From the hand-painted signs to the wooden crates and bushel baskets, Star Produce is an old-fashioned farm stand so picture-perfect it could serve as a postcard designed to lure visitors to North Texas. The owners collect fresh fruits and veggies from farmers throughout the area. Though the offerings change depending on the season, customers might stumble upon baskets of juicy grape tomatoes and strawberries and boxes of whole watermelons, yellow squash, and green beans. Occasionally, there are also prepared foods and sweet spreads such as peach butter and honey?also sourced locally after negotiating treaties with local bear populations.
Sunrise Asian Cuisine takes taste buds on a tour of Vietnam, Thailand, China, and Korea without having to stamp your tongue's at the border. Fresh ingredients abound in bowls of pho, nestle into piquant banh mi sandwiches, top noodles, and shine in colorful curries. The only thing every single dish has in common is the chefs' commitment to bold flavors and classic recipes.
Back in the day, Daddy Rex's Twisted BBQ specialized solely in house-made sauces, which the company sold at festivals and expos throughout Texas. But that wasn't enough for the barbecue-loving team?soon they were smoking meats with pecan wood and serving rib-sticking cuisine from an 18-foot mobile kitchen known as the Taco Wagon. For a year-plus the Taco Wagon visited festivals all over Texas. But even then, they were hungry for more, so in November 2012 they decided to park permanently inside the historic interurban train depot in Anna, Texas, just north of McKinney.
That's where you'll find the Daddy Rex crew today, serving up tender portions of pulled pork, brisket, and chicken, along with three flavors of sausage, and a wealth of sides like fried okra and roasted corn. And because the team loves to put its own twist on traditional southern cooking, the menu also includes unique bites like a fried tortilla pizza topped with brisket and shredded cheese or smoked jalapeno bites, which are stuffed with cream cheese and sausage, wrapped in bacon, and sprinkled with brown sugar. Daddy Rex also caters to parties as small as 15 and as large as 1,500.
Arturo and Tina Vargas have a unique way of celebrating their family's central Mexican roots. They make an annual journey to different locales south of the border, ending each trip with a visit to their hometown of Cuernavaca. But these aren't average vacations. Instead, Arturo and Tina use the opportunity to discover new ingredients or recipes that they can bring back to Cristina's Fine Mexican Restaurant, their flavorful franchise of Texas eateries. Their culinary findings appear throughout the menu of Tex-Mex cooking.
The staff at each of the Vargas' venues wholeheartedly embraces those deep roots, making flour tortillas in-house, hand-rolling enchiladas, and preparing orders of guacamole directly beside diners' tables. But that's not to say the dishes are expected?salmon with pineapple butter and fried chicken breast with white wine-cream sauce demonstrate some of the kitchens' more experimental inclinations. Flavored margaritas and mojitos can add spirited refreshment to meals, as can any of the beers that the restaurants import from Mexico via man with a very strong throwing arm.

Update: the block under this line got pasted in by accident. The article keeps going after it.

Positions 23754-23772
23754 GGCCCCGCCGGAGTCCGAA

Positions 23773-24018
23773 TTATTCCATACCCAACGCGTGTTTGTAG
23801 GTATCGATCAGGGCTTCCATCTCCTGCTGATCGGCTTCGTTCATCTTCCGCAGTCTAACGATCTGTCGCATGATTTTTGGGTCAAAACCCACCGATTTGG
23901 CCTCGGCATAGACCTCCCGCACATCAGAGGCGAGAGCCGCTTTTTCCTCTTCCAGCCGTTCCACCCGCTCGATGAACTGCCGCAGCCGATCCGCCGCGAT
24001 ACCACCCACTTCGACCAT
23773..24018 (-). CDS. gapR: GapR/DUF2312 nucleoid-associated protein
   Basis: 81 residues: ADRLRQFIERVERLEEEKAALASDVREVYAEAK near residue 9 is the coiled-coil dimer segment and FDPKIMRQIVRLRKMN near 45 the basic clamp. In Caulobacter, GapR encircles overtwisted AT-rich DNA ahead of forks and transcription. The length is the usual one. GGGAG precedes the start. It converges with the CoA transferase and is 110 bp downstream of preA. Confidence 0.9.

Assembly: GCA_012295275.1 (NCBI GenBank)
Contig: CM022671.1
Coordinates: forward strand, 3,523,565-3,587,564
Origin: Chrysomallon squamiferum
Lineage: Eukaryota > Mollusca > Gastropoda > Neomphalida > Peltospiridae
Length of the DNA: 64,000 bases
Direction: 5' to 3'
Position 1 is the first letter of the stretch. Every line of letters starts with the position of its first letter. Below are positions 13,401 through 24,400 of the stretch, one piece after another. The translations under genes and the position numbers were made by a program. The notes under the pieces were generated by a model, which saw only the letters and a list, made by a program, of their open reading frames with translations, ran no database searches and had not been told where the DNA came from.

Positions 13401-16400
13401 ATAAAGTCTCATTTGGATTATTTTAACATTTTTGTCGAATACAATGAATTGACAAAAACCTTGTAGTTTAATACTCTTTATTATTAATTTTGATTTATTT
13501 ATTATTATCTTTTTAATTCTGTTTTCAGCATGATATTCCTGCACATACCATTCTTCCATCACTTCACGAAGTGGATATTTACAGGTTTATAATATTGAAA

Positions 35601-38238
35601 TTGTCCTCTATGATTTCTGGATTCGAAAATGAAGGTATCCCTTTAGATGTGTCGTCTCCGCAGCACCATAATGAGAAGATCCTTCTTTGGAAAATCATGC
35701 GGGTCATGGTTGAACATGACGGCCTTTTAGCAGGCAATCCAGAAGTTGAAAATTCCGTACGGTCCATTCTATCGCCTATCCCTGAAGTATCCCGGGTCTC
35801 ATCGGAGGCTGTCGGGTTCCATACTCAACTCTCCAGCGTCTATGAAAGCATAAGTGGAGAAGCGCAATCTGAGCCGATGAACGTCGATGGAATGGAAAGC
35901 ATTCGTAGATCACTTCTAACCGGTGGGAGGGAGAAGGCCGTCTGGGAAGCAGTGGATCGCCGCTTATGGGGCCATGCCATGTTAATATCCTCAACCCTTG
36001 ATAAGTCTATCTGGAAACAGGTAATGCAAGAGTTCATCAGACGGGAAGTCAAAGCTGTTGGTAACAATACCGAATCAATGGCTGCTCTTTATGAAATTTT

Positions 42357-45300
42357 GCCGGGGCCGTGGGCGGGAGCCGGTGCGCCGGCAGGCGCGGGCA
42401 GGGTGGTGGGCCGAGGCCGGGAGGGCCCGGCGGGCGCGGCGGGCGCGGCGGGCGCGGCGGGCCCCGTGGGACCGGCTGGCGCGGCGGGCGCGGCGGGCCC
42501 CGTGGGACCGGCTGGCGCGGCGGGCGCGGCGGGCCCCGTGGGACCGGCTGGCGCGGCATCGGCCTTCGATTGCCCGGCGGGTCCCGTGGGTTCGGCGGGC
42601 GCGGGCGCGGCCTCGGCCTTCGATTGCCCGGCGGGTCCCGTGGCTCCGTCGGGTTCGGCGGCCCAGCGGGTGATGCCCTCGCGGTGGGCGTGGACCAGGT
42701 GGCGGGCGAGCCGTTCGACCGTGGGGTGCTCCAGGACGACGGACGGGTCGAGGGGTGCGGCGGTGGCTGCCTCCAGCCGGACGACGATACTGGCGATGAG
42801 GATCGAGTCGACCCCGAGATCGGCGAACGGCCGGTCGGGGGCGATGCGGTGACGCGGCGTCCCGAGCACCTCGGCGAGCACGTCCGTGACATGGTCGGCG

Bob Landon has been making wine for decades, but he didn't always have French oak barrels and stainless steel tanks at his disposal. His first forays into small-batch winemaking took place in his basement, but like Batman's love of justice, his hobby was soon elevated to a profession. Today, he and the Landon Winery staff cultivate Texas–grown viognier and tempranillo grapes into a rotating selection of house varietals.
At either location, oenophiles can deepen their knowledge of wines or simply explore the facilities. The McKinney location features an old well that dates back more than 150 years, and the 15,000 square foot Greenville location boasts more than 100 oak barrels filled with grapey blends and one batch of orange juice just pretending. Landon Winery also hosts events and classes that allow visitors to pair wines with food, sample sips, and make their own custom wines.
Past flickering lanterns and an outdoor patio, heavy wooden rafters and a crackling fireplace give Churchill’s British Restaurant & Pub a downright Dickensian feel. From behind the wooden bar, bartenders sling an impressive collection of drinks, including 13 specialty cocktails, nine beers on tap, and 20 kinds of scotch. Complementing the suds and sips are classic British pub offerings such as bangers and mash and shepherd’s pie, alongside American eats, including meatloaf and chicken tenders that have declared their independence from the rest of the bird. Underneath hanging beer steins and a massive Union Jack, guests can lounge on leather sofas or pleasantly worn wooden chairs as soccer matches flicker on TV screens. When there’s not a match on, pub-goers can play darts or pool in the game room, listen to live rock and bagpipe music, or play trivia on Wednesday nights.